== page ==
« AnteriorContinuar »
him supported by princes and states, moderate that undue degree of exmingled with the affairs of nations, pectation in the reader, which all and struggling with the rising dis- the circumstances connected with orders to which the corruption of the preceding volumes tend to geman gave occasion. We shall nerate, and which it might be very have now to deal with popes, and difficult to satisfy. To every reasonlegates, and emperors, and princes, able expectation, however, we conand councils, and states; and it is ceive Mr. Scott to have answered ; quite impossible to pursue our course
and we doubt not that each suc. safely, without keeping within sight ceeding volume will lessen the disof land, so to speak, and paying tance between his illustrious predesome regard to those external and cessors and himself. He is already secular circumstances, in which the advantageously known to the public. finger of Divine Providence was His work on the baptismal contromost conspicuous, and the true versy, which has been already nocharacter of the Reformers most ticed at large in our pages, (Christian strongly displayed. These very Observer, 1816, pp.162, 228, )though points make the story perhaps more all pious churchmen may not agree instructive, upon the whole, to us in in the author's solution of this much the present day; but they necessa- agitated question, shews strongly his rily deduct something from that clearness of judgment and powers of spiritual and exclusive character, reasoning ;-his sermon before the which the Milners were enabled to Prayer.book and Homily Society(also impress on their own History. reviewed by us, Christian Observer
Further, the extraordinary talents for 1820, p. 539) evinced the calmand piety of the authors of the ness and discrimination of his reliformer volumes must be borne in gious sentiments; whilst the life mind. We say this without in the of his venerable parent manifested least depreciating the attainments (see Christian Observer for 1822, or labours of Mr. Scott. On the pp. 636, 703,) the soundness of his contrary, as will be seen, we judge religious opinions, and his capacity his volume to be an instance of for writing judiciously and feelingly successful effort. But we make the on historical and practically devoremark as a matter of common jus- tional subjects. The present work tice. The Milners were no ordinary was undertaken at the repeated sugmen. Their pure and elevated stand- gestion of friends; and whoever ard of scriptural truth, their dis. reads the modest and sensible precrimination and acuteness of judg- face which introduces it will be ment, their bold avowal of Chris- prepared to expect that a task, so tian doctrine, their disregard of the congenial to the mind of the writer, passing taste of the times, their ori- and conducted with so much diligent ginality and independence of mind, research and self-distrust, and upon their knowledge of the human heart, principles so completely in unison their thorough understanding of with those of his predecessors, would their subject, their long previous scarcely fail of being well performed. stores of information on all the pre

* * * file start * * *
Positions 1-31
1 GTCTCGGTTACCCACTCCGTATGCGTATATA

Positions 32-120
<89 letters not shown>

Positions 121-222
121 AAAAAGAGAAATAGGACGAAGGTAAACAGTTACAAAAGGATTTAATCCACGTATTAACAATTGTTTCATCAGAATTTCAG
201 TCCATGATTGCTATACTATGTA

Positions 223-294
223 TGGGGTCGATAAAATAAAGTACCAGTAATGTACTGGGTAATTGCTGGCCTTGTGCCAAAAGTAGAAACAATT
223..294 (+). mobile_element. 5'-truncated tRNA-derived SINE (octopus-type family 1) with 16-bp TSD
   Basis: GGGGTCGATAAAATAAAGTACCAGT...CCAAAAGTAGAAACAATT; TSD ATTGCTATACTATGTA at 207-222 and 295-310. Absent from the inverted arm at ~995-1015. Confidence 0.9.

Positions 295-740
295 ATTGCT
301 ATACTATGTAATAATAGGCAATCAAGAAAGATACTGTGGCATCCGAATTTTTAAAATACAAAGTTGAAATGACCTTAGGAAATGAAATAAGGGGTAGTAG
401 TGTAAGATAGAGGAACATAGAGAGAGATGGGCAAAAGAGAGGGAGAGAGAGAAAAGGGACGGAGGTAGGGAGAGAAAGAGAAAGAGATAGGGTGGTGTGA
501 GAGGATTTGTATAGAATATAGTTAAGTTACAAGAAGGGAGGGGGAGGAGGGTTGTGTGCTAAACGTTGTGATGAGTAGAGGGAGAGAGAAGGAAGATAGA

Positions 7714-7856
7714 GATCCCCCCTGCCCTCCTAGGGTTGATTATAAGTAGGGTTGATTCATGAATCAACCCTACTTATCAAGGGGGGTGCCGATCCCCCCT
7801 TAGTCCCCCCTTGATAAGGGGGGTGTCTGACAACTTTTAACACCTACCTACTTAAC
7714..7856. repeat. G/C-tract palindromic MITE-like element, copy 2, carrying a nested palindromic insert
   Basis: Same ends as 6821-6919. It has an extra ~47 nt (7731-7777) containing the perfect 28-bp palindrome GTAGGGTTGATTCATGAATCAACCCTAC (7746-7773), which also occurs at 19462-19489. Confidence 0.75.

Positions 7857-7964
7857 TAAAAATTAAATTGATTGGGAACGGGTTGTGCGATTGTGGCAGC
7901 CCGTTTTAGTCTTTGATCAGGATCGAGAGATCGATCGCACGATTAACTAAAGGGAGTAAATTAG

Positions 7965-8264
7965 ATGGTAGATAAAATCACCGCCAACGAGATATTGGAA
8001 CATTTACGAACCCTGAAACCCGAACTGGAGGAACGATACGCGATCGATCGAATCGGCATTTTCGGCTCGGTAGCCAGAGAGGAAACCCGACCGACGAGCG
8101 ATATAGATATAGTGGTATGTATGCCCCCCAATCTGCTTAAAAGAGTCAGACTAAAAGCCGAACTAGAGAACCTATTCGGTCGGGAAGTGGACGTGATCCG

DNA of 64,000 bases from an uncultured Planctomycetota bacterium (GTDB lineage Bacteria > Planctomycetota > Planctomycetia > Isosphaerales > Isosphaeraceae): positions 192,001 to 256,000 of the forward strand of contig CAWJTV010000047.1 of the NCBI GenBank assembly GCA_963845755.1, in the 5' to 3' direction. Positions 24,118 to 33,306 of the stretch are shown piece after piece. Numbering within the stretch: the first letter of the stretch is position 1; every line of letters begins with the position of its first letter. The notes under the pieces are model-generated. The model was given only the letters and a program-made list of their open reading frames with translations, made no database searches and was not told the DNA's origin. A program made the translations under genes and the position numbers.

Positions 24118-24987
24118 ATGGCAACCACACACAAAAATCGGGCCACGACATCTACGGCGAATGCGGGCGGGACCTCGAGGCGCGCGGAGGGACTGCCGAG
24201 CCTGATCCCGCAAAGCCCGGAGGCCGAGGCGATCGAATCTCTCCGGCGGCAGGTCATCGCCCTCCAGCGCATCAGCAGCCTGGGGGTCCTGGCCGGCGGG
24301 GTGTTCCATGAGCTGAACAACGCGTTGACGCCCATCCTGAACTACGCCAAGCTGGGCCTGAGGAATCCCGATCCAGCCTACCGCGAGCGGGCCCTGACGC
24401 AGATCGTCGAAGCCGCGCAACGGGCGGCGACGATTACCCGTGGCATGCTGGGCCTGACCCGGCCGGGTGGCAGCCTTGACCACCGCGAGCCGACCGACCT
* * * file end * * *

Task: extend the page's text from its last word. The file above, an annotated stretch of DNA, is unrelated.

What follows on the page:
We learn from his preface that ceding periods of the church, their it is Mr. Scott's intention to procombination, in short, of great qua- ceed in his following volumes, first lities both natural and acquired, with the history of Lutheranism to have placed their volumes very high the peace of religion in 1555; then in the ranks of religious productions, to trace the Swiss Reformation, and and have of course proportionably that of the countries bordering upon increased the difficulty of following it, to somewhat about the same in their steps.
and after that, to enter on The design of these remarks will the history of the rise and progress be accomplished, if they somewhat of the reformed institutions in Great
des of his ene-
Providence, for ad crection to the 12 'a sart, inbemerable Fasth in smaller and pants of the hand ir first vouchsafed mes.be ng stretched pretend the reaal of the
Britain. The plan is judicious and arts by which she uniformly attemptsatisfactory; and we trust he willed to overthrow the blessed labours lose no time in preparing for the of Luther and his associates, is execution of his purpose.